The Importance of Geodetic Reference Frames

The International Terrestrial Reference Frame (ITRF) is the standard reference frame recommended by a number of international scientific organizations, including the International Union of Geodesy and Geophysics (IUGG) and the International Association of Geodesy (IAG) for Earth science, satellite navigation and positioning applications.

The ITRF provides the foundation for determining positions on Earth and in space, as well as for reliably quantifying our planet’s changes due to geodynamic processes and ongoing climate change. The ITRF ensures a uniform basis to tackle current and future challenges, including a wide range of location based applications (navigation, traffic and fleet management, transport logistics, control of industrial and agriculture machinery, autonomous driving, …) that now deeply pervade our daily life. A uniform global and long-term stable reference frame is also required for understanding the dynamics of our planet, for monitoring climate change phenomena and for operating early-warning systems to protect against natural hazards.

Four space geodetic techniques are currently used for the ITRF computation: Very Long Baseline Interferometry (VLBI), Satellite Laser Ranging (SLR), Global Navigation Satellite Systems (GNSS), and Doppler Orbitography and Radiopositioning Integrated by Satellite (DORIS). These four observation techniques now provide observations over 25 to 40 years.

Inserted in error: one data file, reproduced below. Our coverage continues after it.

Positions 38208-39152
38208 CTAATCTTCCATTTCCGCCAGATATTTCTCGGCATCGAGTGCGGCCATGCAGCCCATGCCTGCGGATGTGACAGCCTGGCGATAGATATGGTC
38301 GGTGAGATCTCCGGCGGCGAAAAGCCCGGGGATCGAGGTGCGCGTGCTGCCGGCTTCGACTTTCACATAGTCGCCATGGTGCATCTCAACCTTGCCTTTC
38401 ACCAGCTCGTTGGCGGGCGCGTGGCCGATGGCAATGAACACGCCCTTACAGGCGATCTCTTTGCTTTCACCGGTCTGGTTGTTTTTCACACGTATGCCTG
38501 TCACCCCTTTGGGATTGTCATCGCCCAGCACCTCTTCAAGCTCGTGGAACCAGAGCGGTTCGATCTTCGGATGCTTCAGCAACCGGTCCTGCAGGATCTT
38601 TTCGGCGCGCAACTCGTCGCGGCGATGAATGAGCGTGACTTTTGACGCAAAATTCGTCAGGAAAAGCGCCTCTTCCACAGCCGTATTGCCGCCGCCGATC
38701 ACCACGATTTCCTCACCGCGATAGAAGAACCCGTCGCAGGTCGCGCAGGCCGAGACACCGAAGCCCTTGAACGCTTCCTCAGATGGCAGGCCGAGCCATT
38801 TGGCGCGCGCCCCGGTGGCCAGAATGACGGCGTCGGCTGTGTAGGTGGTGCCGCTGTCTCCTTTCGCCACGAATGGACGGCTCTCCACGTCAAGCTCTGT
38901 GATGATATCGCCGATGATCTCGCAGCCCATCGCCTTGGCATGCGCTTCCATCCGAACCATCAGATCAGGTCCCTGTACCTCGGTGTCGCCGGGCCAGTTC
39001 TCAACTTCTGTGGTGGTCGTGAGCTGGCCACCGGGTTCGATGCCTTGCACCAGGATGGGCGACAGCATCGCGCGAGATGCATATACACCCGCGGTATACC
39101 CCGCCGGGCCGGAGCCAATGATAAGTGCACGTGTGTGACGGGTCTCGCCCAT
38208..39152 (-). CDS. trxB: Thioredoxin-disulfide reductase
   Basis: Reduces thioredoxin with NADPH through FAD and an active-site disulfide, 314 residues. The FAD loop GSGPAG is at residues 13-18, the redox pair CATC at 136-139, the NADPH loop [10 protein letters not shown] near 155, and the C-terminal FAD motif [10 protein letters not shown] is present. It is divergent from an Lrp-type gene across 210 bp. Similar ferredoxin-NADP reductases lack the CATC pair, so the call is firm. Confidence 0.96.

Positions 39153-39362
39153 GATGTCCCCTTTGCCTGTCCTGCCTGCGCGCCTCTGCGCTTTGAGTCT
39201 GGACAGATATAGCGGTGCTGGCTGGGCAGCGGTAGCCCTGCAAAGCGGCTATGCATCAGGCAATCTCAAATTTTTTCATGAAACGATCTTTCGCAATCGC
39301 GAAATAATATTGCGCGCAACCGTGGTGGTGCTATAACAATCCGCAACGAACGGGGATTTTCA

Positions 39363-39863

Figure: Space geodetic techniques VLBI, SLR, GNSS and DORIS and their observation time span used for the realization of the geodetic reference system (Source: DGFI-TUM)

The analysis of the VLBI, SLR, GNSS and DORIS observations over this long time span is a tremendous international effort, which is done by four scientific services (IVS, ILRS, IGS and IDS) of the IAG. The three ITRS Combination Centers of the IERS, namely the Institute national de l’information géographique et forestière (IGN) in Paris, the Deutsches Geodätisches Forschungsinstitut of the Technical University of Munich (DGFI-TUM), and the Jet Propulsion Laboratory (JPL) of NASA in Pasadena, are responsible for the combination of the data provided by the four technique-specific IAG Services. The most recent realization of the International Terrestrial Reference System (ITRS), the ITRF2020, was published on 15 April 2022 (

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Author: Detlef Angermann, Laura Sánchez

Editor: Martin Sehnal